Anonymous Coward | more than 6 years ago | (#20129023)

TFA says

Now, using a special lens of a kind that has already been built, Prof Ulf Leonhardt and Dr Thomas Philbin report in the New Journal of Physics they can engineer the Casimir force to repel, rather than attact.
Isn't it "attract" rather than "attact"?

Oh no! (5, Funny)

Anonymous Coward | more than 6 years ago | (#20128895)

Gasp, that means we will have to repel one of the laws of seance.

uplifting (3, Funny)

bobby1234 (860820) | more than 6 years ago | (#20128899)

How says science cannot be uplifting.... literally.

Re:uplifting (1)

bobby1234 (860820) | more than 6 years ago | (#20128923)

ok.... who says it cannot be uplifting .... note to self....next time use the preview button.....

Re:uplifting (1)

liquidpele (663430) | more than 6 years ago | (#20128943)

so THAT is how David Blaine does it!

Re:uplifting (5, Funny)

IBBoard (1128019) | more than 6 years ago | (#20128977)

Depends how you look at it - pessimists will see the lower atom being depressed ;)

Re:uplifting (2, Funny)

Anonymous Coward | more than 6 years ago | (#20129243)

Well, I've got a chimpanzee here who says uplifiting is total bunk.

Repeal instead of attract. (4, Funny)

Dystopian Rebel (714995) | more than 6 years ago | (#20128905)

This could be put to immediate use in the USA, where much bad legislation needs to be repealed and they need to attract fewer blockheads to a career in politics.

Repeal? (0, Funny)

Anonymous Coward | more than 6 years ago | (#20128907)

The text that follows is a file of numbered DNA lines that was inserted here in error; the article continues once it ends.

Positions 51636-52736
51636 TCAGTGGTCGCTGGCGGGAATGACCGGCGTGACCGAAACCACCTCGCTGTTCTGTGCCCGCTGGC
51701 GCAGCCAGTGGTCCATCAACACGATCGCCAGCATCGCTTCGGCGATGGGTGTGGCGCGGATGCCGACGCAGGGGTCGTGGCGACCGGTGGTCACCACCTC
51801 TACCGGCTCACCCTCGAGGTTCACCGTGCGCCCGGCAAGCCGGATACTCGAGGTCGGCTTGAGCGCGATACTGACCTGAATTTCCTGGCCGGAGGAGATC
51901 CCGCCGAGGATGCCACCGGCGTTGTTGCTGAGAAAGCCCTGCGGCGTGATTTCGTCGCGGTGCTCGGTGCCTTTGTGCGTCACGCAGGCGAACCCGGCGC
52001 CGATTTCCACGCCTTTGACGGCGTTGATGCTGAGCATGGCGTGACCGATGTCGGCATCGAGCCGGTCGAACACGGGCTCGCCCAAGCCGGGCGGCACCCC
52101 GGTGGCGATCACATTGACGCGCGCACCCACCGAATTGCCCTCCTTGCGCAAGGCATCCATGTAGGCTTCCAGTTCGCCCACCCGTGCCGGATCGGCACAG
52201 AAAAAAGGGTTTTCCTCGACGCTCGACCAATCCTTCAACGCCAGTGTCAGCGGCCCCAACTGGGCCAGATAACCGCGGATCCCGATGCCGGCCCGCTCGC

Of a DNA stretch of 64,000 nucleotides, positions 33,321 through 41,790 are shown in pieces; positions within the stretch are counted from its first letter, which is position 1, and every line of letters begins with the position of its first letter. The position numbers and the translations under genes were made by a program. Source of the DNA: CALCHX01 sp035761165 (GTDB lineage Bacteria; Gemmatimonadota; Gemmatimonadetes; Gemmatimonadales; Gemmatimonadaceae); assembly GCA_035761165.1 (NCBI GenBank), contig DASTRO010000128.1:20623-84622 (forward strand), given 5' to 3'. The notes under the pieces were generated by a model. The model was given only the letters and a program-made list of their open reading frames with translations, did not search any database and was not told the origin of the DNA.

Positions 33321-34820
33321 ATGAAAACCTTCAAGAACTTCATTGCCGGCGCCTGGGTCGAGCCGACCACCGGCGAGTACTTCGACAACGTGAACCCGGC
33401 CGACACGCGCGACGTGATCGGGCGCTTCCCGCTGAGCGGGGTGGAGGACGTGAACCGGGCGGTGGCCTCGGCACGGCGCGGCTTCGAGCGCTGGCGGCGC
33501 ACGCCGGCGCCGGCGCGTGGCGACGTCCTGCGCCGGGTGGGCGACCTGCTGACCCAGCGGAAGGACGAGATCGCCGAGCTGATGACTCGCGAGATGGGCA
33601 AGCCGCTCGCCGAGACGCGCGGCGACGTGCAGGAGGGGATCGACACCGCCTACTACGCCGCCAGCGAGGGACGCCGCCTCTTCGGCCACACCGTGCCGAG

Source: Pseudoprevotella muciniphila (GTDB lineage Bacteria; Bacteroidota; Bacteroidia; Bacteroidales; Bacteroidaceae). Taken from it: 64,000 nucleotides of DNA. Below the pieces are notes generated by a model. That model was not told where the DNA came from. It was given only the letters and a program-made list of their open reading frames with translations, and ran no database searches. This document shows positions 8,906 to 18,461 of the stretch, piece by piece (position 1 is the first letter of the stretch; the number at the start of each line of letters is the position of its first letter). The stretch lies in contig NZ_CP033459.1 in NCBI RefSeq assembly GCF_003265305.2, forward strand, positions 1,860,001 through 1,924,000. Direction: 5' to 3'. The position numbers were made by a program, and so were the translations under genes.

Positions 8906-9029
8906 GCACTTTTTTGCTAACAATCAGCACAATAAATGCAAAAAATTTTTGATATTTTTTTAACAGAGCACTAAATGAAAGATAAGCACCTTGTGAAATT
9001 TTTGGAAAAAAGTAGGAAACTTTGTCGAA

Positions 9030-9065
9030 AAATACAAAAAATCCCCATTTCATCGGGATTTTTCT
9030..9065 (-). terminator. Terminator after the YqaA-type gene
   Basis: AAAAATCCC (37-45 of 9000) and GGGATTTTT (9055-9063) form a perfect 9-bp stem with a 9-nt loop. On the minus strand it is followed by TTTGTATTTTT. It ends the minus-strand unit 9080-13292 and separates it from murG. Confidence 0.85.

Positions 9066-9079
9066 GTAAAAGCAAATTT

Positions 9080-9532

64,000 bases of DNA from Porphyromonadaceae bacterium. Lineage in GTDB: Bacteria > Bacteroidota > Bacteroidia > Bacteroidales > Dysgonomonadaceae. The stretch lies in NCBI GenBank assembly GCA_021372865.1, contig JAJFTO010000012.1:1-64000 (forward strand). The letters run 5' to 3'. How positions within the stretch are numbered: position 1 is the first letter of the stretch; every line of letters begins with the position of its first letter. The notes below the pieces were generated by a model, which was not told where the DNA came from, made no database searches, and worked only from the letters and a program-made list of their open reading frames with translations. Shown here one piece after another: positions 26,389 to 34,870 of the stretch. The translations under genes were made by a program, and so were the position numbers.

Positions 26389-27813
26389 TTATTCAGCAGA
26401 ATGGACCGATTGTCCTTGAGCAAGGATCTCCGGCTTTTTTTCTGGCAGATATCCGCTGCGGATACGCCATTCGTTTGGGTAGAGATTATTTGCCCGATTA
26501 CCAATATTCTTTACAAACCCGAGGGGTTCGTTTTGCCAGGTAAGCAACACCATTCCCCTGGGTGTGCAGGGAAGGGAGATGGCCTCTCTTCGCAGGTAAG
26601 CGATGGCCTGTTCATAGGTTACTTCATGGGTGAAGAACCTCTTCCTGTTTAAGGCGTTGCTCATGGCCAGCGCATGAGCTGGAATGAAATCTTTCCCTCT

It can revoke laws?

casmir (5, Funny)

edittard (805475) | more than 6 years ago | (#20128915)

I'm not a big fan of knitwear at the best of times.

Re:casmir (4, Funny)

Kohath (38547) | more than 6 years ago | (#20129337)

So you're already repelled. When they reverse the effect, maybe you'll be attracted. It will be sweaters every day for you.

Hmm (2, Funny)

Anonymous Coward | more than 6 years ago | (#20128917)

I have a feeling that this breakthrough will eventually lead to the development of giant flying mecha.
You heard it hear first, on slashdot.

miniature giant space hamsters (2, Funny)

Moraelin (679338) | more than 6 years ago | (#20129379)

I have a feeling that this breakthrough will eventually lead to the development of giant flying mecha.


Given that the Casimir effect actually produces enough force (well, pressure) at tens of nanometres distances between the two plates, that'll be some really tiny giant mecha ;)

Finally... (2, Funny)

rootus-rootus (151960) | more than 6 years ago | (#20128921)